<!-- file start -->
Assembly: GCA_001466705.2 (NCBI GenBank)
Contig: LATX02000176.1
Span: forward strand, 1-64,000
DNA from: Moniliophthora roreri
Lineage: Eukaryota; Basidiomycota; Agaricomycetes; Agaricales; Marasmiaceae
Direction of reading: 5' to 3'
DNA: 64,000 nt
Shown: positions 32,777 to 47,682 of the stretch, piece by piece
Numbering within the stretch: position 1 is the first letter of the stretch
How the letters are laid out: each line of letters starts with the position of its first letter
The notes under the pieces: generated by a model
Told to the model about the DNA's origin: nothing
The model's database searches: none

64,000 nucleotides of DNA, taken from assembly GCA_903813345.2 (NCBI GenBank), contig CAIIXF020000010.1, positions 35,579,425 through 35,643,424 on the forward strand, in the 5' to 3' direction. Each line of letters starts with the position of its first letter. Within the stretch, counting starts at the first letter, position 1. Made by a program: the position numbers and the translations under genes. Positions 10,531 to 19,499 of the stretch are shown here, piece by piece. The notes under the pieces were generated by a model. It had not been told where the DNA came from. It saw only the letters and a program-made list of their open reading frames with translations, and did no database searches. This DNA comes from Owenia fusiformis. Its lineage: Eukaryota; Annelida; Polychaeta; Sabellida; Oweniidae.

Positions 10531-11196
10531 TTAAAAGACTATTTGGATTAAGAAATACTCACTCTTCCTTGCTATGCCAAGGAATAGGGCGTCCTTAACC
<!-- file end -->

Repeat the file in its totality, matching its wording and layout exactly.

Assembly: GCA_001466705.2 (NCBI GenBank)
Contig: LATX02000176.1
Span: forward strand, 1-64,000
DNA from: Moniliophthora roreri
Lineage: Eukaryota; Basidiomycota; Agaricomycetes; Agaricales; Marasmiaceae
Direction of reading: 5' to 3'
DNA: 64,000 nt
Shown: positions 32,777 to 47,682 of the stretch, piece by piece
Numbering within the stretch: position 1 is the first letter of the stretch
How the letters are laid out: each line of letters starts with the position of its first letter
The notes under the pieces: generated by a model
Told to the model about the DNA's origin: nothing
The model's database searches: none

64,000 nucleotides of DNA, taken from assembly GCA_903813345.2 (NCBI GenBank), contig CAIIXF020000010.1, positions 35,579,425 through 35,643,424 on the forward strand, in the 5' to 3' direction. Each line of letters starts with the position of its first letter. Within the stretch, counting starts at the first letter, position 1. Made by a program: the position numbers and the translations under genes. Positions 10,531 to 19,499 of the stretch are shown here, piece by piece. The notes under the pieces were generated by a model. It had not been told where the DNA came from. It saw only the letters and a program-made list of their open reading frames with translations, and did no database searches. This DNA comes from Owenia fusiformis. Its lineage: Eukaryota; Annelida; Polychaeta; Sabellida; Oweniidae.

Positions 10531-11196
10531 TTAAAAGACTATTTGGATTAAGAAATACTCACTCTTCCTTGCTATGCCAAGGAATAGGGCGTCCTTAACC